Actually, the incorporation of values will go far beyond contributing to a further a culture of peace within the educational micro-cosmos. Another positive and proven effect is that it will also increase learning and examination pass rates. Furthermore, as an empowerment right, implementing the right to education will equally further other human rights, such as the right to freedom of thought and expression. Freedom is a capital value to be reflected and nurtured through education. Of course, being free is not being without limits, able to do anything, and so harming others or violating other human rights. Freedom here pertains to autonomy and ownership. Respecting freedom goes much further than proscribing indoctrination, as it is often understood. I do not see behaviour stemming out of fear or adopted to avoid sanctions as free behaviour. Aren't freedom and top down authority or conditionality mutually exclusive? Because if we observe our mind and own behaviour, we realize that freedom of choice, of ownership of decision-making and solutions, opens us up to change, to take up responsibility and to engage in action that will mirror our intention and motivation and that will be genuine and sustainable.
The crux of the matter to me really is, and this goes beyond education of course, is there power over or power with? Power over embodied in an authoritarian educational methodology, enforcing strict obedience without possibility to question or power with? The Arab springs are a clear indicator that today humanity has evolved to reject power over and claim power with. If education is to truly promote a culture of nonviolence and peace, I think that what is required is even more, is power from within, power from in... this is empowerment. Actually this is the true meaning of education, coming from the Latin “e-ducere”, “to bring out, to guide out what is already inside, within”. As UNESCO’s pioneering publication on the doorstep of the 3rd Millennium indicated, "learning to be and learning to live together” needs to be part of education, which generally focuses almost exclusively on Math and languages or cognitive knowledge. Education needs to focus on the treasure within.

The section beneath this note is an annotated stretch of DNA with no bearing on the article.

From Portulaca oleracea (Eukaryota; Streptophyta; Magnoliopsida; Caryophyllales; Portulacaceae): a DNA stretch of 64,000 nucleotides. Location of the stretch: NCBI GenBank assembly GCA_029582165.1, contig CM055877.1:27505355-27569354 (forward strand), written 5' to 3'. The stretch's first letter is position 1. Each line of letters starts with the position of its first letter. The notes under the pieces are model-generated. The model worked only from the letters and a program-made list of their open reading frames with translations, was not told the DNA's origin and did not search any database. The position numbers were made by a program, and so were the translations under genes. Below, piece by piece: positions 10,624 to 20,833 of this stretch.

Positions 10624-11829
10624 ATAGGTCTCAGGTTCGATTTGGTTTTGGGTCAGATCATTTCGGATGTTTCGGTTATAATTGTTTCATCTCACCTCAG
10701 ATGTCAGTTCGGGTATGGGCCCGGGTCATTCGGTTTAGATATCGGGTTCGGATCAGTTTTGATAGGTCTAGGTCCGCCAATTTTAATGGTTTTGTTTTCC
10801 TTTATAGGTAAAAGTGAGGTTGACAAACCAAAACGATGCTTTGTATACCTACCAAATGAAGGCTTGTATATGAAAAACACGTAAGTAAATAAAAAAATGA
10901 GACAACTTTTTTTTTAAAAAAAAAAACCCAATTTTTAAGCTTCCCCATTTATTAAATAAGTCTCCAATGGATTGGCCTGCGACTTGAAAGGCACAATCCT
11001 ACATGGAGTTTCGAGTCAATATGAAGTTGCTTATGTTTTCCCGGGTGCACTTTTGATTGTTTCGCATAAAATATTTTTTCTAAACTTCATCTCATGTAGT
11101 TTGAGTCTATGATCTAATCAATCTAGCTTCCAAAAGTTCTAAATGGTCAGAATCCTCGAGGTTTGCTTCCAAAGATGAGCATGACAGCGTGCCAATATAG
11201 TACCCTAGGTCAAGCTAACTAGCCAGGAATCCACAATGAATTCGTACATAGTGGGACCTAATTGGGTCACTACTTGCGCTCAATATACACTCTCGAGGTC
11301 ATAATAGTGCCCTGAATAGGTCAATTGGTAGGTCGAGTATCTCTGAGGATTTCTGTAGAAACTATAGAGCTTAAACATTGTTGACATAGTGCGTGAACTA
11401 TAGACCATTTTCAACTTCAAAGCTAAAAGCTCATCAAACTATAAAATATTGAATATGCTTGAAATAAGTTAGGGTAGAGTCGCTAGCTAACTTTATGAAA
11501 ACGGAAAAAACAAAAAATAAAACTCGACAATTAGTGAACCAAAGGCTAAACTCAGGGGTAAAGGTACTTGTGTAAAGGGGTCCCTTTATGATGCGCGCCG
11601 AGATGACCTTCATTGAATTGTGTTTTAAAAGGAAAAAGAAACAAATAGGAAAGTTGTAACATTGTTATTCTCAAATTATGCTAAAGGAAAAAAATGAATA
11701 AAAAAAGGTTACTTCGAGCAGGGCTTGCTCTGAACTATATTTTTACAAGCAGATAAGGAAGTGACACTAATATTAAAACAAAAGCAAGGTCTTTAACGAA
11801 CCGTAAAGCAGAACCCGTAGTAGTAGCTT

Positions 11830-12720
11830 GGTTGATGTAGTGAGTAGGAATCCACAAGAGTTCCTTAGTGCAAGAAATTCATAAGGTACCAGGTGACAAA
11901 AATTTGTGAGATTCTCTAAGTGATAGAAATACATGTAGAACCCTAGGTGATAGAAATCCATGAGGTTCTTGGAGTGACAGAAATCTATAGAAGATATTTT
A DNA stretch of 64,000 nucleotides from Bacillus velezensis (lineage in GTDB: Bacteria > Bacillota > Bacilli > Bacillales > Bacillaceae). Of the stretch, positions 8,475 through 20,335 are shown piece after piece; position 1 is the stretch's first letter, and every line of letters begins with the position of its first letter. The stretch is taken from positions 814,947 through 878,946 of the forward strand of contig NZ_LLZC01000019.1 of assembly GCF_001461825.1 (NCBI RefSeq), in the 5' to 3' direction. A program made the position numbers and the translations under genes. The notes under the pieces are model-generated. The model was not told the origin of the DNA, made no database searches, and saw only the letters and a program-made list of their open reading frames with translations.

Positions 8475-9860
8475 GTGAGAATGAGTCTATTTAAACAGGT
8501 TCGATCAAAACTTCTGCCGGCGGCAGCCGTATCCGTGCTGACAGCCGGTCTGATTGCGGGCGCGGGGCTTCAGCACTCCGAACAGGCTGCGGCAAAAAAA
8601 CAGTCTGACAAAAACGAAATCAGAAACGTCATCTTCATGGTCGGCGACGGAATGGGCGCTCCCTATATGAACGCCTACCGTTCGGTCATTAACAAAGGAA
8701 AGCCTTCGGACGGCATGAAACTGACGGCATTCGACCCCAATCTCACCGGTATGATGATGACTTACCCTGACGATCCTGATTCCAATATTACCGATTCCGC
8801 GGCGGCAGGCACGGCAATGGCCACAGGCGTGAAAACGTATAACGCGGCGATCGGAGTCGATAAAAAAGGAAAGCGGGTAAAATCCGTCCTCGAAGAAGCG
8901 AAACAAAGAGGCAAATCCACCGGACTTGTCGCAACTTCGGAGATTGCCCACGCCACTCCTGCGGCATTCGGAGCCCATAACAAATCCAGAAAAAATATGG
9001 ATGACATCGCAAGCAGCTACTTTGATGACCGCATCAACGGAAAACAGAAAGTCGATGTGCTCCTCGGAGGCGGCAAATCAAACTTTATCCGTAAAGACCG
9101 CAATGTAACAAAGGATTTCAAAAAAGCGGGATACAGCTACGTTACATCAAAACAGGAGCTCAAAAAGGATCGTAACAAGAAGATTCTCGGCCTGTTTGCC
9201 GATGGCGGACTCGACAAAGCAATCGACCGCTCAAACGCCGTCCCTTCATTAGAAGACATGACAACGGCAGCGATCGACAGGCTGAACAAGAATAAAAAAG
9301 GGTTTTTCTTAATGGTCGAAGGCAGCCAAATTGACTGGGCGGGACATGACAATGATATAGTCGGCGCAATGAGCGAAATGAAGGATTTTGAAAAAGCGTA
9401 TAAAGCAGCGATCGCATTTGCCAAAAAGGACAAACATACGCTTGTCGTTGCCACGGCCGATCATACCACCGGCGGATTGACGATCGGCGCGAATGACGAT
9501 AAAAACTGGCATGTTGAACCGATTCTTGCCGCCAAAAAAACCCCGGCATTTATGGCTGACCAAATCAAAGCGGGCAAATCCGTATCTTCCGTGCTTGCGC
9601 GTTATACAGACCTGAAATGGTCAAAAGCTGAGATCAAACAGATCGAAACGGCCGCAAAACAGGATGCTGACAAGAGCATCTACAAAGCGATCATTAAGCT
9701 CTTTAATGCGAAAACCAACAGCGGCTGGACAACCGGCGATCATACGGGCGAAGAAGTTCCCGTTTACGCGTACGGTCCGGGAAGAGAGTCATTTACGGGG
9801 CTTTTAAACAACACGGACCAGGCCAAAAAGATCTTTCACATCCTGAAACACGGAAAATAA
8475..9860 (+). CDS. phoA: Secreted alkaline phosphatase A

I now would like to share with you a culture of nonviolence and peace educational flagship initiative of the IFRC, which I had the privilege and joy to found as Head of our Principles and Values Department: Youth as Agents of Behavioural Change or YABC. First, its starting point is the individual level: inner change, or as Mahatma Ghandi used to say ‘be the change we want to see in the world”, as well as operating from inner peace, which we develop through breathing techniques, Yoga, Qi-Gong and relaxation. YABC learning comes from within and through exchange with peers, hence peer education is a fundamental pillar. Peer education favours exchange at a level of equality, trust and thought-provoking learning where solutions are explored together.